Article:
One of the significant benefits of financial mediation is that it can be a cost-effective and efficient way to reach a financial and property agreement during a divorce or separation. Compared to the costs associated with solicitor negotiation or court proceedings, mediation can be much more affordable.

Additionally, mediation can help encourage ongoing open communication and cooperation between both parties, which can help maintain a positive working relationship in the future. The mediator can put the agreed financial settlement into a formal document, which both parties can take to court in order for it to become legally binding.

Making a financial arrangement: how does it work?

The steps involved in making financial arrangements in divorce mediation typically include:

  1. Attending a Mediation Initial Assessment Meeting (MIAM)
  2. Preparation of financial information
  3. Attending mediation sessions
  4. Reach a financial settlement
  5. Moving forward

1. Attending a Mediation Initial Assessment Meeting (MIAM)

The first step is to attend a Mediation Information and Assessment Meeting (MIAM), where you will meet with the mediator to discuss the suitability of financial mediation for your situation. During the MIAM, the mediator will also discuss the financial mediation process, the benefits, and the costs involved.

2. Preparation of financial information

Before the initial mediation session, each party should prepare by reviewing their financial information, including their income, expenses, assets, and debts. This information should be shared with the mediator in advance, so they can help facilitate the conversation effectively. It is also recommended that each party seek independent legal advice alongside the mediation process.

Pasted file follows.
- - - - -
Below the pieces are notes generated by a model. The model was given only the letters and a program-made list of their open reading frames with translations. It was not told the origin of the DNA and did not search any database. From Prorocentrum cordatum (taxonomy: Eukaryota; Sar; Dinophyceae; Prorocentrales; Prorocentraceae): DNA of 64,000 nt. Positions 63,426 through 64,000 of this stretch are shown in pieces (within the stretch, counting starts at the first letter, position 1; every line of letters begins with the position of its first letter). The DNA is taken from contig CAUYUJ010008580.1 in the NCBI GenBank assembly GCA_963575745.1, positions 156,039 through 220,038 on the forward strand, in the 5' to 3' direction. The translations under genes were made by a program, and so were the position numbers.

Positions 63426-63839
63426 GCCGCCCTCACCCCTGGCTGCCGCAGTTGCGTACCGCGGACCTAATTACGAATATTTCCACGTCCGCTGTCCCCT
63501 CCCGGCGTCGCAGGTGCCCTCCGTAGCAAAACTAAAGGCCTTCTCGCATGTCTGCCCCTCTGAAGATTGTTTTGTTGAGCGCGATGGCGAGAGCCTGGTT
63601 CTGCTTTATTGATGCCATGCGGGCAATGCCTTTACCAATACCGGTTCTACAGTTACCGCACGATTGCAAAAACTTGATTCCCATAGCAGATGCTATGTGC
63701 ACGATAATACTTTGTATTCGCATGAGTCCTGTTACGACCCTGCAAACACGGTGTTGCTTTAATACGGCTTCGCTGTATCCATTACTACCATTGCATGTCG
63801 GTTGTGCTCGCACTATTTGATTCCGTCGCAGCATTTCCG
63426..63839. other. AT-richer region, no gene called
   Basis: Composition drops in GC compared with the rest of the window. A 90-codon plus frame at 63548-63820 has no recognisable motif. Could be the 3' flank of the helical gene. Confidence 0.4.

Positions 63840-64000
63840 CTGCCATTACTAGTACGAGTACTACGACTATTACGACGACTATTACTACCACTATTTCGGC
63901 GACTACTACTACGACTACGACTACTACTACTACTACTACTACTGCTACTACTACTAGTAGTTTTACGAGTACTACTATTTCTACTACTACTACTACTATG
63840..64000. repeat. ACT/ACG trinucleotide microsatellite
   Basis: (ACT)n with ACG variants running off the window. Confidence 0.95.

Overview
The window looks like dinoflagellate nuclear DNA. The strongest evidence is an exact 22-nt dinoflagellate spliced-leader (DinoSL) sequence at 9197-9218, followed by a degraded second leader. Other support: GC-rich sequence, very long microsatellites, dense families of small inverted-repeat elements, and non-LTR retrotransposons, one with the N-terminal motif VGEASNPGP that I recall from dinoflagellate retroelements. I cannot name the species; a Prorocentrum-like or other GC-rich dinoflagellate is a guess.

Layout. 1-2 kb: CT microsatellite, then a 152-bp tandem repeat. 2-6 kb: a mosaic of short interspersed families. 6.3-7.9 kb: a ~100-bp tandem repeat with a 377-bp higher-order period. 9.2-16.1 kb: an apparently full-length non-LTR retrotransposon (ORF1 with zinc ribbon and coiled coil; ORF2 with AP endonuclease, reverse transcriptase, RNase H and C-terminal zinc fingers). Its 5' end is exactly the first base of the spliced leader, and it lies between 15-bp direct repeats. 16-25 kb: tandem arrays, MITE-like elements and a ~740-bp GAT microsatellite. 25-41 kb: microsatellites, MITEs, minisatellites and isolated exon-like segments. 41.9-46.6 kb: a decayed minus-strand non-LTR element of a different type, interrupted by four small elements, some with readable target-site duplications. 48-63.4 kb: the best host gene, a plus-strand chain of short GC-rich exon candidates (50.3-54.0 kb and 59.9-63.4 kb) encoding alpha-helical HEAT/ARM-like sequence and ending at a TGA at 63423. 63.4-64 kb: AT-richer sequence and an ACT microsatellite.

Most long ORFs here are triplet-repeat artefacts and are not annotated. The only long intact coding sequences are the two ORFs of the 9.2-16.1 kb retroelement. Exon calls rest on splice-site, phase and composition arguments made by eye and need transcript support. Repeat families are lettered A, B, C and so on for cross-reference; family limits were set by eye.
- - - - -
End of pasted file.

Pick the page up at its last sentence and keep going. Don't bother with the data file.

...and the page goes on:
3. Attending mediation sessions

The mediation sessions will typically take place in a neutral setting with the mediator present. During the session, both parties will have the opportunity to discuss their financial situation and any concerns they may have. The mediator will help guide the conversation, ensure that both parties have a chance to speak, and work towards a mutually acceptable resolution. The mediator may also provide legal information to help both parties understand their options.

4. Reach a financial settlement

Once both parties have agreed on a financial settlement, the mediator will help put the proposals in writing. This document will be a summary of the decisions made during the mediation, and can be reviewed by each party's solicitor. It is important to note that the agreement reached in mediation is not legally binding until it has been approved by the court.

5. Moving forward

After mediation, both parties should work towards implementing the financial settlement. This may involve transferring assets, dividing debts, and making any necessary changes to child support or spousal maintenance payments. If any issues arise during this process, both parties can return to mediation to resolve them.

Advantages of using mediation for financial arrangements

Compared to traditional court proceedings, mediation offers several advantages.

Firstly, mediation can significantly reduce the level of conflict and stress between parties during divorce proceedings. Divorce is a difficult and emotional time, and traditional legal proceedings can often exacerbate existing tensions. Mediation, on the other hand, encourages open and honest communication between both parties, allowing them to work together to reach a mutually acceptable agreement. This can lead to a less adversarial and more constructive process, which is particularly beneficial when children are involved.

Secondly, mediation has the potential to be a faster process than traditional court proceedings. Its collaborative nature helps individuals explore their options in an efficient and constructive manner. Court cases can take months or even years to resolve, while mediation can be completed in several sessions. This means that couples can move on with their lives much more quickly, reducing the financial and emotional burden associated with prolonged legal proceedings.